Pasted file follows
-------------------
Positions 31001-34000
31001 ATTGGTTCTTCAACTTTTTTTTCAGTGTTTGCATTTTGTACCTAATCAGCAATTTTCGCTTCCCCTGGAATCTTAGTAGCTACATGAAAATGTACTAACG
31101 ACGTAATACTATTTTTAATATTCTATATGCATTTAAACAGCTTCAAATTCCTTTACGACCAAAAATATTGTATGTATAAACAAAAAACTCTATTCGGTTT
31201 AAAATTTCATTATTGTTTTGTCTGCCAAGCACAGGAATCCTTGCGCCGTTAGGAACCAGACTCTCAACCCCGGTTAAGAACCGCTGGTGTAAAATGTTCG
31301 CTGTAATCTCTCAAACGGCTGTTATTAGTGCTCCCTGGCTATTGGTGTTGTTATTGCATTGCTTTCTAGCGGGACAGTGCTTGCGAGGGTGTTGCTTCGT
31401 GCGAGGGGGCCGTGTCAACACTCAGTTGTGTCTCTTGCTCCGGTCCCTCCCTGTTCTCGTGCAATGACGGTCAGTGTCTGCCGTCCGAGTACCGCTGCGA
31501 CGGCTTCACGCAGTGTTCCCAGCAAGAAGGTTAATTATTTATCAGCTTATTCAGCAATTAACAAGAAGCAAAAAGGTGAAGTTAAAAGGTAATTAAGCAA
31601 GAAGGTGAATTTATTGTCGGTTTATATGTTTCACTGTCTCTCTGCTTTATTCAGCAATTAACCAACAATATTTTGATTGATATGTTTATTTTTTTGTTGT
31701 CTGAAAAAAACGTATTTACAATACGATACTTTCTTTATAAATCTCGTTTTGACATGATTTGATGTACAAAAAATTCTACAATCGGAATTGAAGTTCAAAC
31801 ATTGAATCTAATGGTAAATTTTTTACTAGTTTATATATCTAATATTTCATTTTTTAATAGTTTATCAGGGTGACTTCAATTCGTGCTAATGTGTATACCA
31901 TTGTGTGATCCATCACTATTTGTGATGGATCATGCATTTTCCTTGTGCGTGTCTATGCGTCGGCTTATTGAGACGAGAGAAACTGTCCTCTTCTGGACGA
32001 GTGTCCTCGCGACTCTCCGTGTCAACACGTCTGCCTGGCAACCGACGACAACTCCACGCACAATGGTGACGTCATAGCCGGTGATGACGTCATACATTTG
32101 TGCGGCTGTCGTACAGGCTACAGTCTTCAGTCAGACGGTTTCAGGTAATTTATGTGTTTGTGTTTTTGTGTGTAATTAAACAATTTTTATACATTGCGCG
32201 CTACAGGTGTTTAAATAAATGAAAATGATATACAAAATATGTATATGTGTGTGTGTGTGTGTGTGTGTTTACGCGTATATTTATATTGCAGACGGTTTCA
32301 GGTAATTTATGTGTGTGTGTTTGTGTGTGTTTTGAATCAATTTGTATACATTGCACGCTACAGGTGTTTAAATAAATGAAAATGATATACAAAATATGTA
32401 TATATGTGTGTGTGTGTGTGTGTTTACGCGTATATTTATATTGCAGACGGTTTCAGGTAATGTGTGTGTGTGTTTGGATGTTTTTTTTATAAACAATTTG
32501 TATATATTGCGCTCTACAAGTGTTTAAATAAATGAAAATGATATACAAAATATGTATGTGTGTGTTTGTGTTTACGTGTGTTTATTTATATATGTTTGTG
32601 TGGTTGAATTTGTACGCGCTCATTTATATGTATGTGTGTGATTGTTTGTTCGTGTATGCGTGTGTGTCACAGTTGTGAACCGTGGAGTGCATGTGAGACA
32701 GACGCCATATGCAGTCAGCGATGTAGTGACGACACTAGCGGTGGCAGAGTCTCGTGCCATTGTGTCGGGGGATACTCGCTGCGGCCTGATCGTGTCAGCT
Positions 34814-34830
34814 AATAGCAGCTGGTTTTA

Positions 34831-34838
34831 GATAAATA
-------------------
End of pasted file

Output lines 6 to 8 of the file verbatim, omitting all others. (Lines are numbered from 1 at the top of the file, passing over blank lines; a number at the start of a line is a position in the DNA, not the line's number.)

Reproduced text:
31401 GCGAGGGGGCCGTGTCAACACTCAGTTGTGTCTCTTGCTCCGGTCCCTCCCTGTTCTCGTGCAATGACGGTCAGTGTCTGCCGTCCGAGTACCGCTGCGA
31501 CGGCTTCACGCAGTGTTCCCAGCAAGAAGGTTAATTATTTATCAGCTTATTCAGCAATTAACAAGAAGCAAAAAGGTGAAGTTAAAAGGTAATTAAGCAA
31601 GAAGGTGAATTTATTGTCGGTTTATATGTTTCACTGTCTCTCTGCTTTATTCAGCAATTAACCAACAATATTTTGATTGATATGTTTATTTTTTTGTTGT